Two Satyrs in a Landscape

Titian (Tiziano Vecellio) Italian

On view at The Met Fifth Avenue in Gallery 964

Form and expression are brought here into full harmony to create one of the great and rare examples of Venetian Renaissance drawing. Only 35 to 40 drawings attributable to Titian are extant, although he was a tirelessly prolific painter. This famous drawing belongs to an early moment in Titian’s work, not far removed from that of the Concert Champêtre (Musée du Louvre, Paris), which was painted around 1509. The concern for rendering both, the spirit and the physical form, of landscape is central to this great period of Venetian art. Titian's use of the pen-and-ink technique is exquisitely pictorial, with varied and freely applied strokes and small dabs of luminous white gouache, lending movement, texture, and tonal unity to the scene. His superb mastery of the pen is everywhere apparent, from the foreground figures built with broadly sculptural effects of chiaroscuro, to the background landscape in which the forms of architecture and nature ineffably dissolve in the distant haze of the horizon. The poetic quality of the drawing is achieved through this subtlety of technique and a certain elusiveness of mood. The two satyrs are entwined, but look away into the distance beyond the astrological disk prominently displayed at the right.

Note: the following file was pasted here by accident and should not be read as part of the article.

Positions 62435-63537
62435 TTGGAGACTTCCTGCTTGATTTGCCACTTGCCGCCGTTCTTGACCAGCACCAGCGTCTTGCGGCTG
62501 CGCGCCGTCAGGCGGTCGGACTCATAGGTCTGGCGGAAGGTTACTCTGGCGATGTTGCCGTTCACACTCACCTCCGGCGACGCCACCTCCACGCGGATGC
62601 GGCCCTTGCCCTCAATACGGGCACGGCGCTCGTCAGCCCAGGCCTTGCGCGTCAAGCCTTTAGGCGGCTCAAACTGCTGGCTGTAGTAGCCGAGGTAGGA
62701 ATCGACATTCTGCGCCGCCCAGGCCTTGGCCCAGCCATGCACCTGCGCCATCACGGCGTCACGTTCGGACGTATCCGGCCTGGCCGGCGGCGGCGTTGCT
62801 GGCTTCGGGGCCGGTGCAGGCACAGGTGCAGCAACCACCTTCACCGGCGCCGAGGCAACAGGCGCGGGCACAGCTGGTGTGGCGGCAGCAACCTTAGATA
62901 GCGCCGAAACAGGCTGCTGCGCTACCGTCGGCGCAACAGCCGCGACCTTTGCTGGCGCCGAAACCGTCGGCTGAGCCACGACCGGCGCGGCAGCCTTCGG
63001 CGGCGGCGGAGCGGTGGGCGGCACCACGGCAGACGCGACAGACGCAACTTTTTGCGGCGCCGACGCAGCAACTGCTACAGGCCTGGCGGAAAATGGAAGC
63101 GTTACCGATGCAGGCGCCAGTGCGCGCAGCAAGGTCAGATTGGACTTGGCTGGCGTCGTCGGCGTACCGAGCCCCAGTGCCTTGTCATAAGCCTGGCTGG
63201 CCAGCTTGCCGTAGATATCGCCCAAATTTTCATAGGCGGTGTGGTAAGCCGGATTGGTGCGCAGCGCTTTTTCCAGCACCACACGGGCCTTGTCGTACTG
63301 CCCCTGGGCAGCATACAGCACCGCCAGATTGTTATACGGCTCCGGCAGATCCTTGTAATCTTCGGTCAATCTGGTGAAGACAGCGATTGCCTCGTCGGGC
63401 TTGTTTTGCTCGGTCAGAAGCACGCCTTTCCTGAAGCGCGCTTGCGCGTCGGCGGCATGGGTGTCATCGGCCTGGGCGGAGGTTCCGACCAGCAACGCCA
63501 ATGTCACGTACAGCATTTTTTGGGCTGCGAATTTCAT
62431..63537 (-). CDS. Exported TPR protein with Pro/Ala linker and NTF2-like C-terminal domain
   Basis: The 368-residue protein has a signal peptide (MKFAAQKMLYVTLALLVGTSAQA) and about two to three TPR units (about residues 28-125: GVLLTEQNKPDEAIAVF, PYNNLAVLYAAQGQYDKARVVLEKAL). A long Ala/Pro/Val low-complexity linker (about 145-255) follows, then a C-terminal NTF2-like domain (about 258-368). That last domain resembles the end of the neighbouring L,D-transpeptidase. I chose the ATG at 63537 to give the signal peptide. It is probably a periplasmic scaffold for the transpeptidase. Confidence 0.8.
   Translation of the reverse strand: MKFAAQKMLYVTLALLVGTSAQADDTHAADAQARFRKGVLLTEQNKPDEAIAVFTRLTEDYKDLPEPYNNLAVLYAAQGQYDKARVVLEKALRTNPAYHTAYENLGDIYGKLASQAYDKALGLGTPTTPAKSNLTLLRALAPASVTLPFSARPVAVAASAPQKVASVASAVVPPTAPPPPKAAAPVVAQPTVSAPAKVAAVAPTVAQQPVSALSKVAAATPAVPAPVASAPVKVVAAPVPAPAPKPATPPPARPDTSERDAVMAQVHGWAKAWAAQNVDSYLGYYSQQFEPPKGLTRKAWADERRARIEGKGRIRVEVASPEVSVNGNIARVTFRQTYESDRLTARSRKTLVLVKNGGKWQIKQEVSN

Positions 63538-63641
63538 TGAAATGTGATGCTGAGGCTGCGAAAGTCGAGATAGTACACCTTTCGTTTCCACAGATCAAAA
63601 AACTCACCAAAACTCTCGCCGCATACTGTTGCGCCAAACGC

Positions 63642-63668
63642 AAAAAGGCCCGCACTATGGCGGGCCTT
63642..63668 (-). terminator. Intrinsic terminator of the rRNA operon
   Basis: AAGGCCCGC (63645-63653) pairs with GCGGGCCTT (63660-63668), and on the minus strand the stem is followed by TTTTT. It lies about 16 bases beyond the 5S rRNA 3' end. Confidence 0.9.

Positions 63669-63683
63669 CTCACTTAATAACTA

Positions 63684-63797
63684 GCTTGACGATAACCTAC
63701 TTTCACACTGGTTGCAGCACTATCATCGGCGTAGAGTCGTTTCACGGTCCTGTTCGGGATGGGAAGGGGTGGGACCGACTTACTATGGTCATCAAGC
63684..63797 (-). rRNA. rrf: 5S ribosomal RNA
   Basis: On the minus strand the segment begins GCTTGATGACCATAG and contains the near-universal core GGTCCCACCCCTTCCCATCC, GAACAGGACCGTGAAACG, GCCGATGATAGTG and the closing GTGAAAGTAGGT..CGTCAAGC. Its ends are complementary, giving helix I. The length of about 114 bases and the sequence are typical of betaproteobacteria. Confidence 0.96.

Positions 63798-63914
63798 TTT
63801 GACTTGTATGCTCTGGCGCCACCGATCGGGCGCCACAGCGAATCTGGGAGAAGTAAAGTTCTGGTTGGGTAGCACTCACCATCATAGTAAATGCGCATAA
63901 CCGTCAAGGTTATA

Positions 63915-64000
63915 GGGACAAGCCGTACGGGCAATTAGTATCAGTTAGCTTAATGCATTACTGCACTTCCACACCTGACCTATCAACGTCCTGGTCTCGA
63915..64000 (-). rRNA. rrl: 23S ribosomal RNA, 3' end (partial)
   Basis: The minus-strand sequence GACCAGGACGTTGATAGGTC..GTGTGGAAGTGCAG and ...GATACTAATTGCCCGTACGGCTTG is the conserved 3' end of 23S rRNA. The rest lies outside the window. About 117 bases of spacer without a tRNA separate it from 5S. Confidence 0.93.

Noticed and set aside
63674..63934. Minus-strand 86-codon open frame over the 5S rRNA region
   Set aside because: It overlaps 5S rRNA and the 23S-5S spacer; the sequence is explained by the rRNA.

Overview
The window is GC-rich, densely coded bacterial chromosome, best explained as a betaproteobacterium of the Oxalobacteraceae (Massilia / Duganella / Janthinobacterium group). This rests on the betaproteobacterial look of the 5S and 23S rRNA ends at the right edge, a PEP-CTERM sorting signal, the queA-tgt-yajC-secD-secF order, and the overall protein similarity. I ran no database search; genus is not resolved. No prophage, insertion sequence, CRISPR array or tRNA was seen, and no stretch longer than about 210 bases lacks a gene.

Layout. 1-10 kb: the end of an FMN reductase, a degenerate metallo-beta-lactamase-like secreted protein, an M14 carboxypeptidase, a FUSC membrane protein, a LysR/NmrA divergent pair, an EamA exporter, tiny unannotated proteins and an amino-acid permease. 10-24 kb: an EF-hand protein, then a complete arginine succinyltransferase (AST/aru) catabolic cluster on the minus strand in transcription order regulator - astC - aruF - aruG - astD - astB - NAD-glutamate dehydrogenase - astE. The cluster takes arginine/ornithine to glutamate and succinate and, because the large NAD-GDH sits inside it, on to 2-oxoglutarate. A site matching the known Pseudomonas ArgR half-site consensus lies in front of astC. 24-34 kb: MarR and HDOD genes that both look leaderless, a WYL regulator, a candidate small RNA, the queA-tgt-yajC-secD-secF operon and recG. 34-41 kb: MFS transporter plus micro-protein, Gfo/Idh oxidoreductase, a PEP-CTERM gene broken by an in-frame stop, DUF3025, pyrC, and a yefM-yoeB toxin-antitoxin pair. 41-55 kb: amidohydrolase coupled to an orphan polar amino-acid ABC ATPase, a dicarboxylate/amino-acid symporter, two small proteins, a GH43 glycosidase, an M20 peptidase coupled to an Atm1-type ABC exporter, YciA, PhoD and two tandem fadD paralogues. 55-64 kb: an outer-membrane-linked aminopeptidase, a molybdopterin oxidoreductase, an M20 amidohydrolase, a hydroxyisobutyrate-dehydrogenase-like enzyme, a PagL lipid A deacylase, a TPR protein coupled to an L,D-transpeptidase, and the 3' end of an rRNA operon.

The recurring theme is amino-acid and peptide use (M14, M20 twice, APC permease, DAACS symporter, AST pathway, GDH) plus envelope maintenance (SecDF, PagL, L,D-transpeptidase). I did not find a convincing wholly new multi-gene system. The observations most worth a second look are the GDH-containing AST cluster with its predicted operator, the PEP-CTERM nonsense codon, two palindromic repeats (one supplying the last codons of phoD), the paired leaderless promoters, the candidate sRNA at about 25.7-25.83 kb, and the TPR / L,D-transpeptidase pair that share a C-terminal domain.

(Carmen C. Bambach, 2014)

Two Satyrs in a Landscape, Titian (Tiziano Vecellio) (Italian, Pieve di Cadore ca. 1485/90?–1576 Venice), Pen and brown ink, highlighted with white gouache on fine, off-white laid paper

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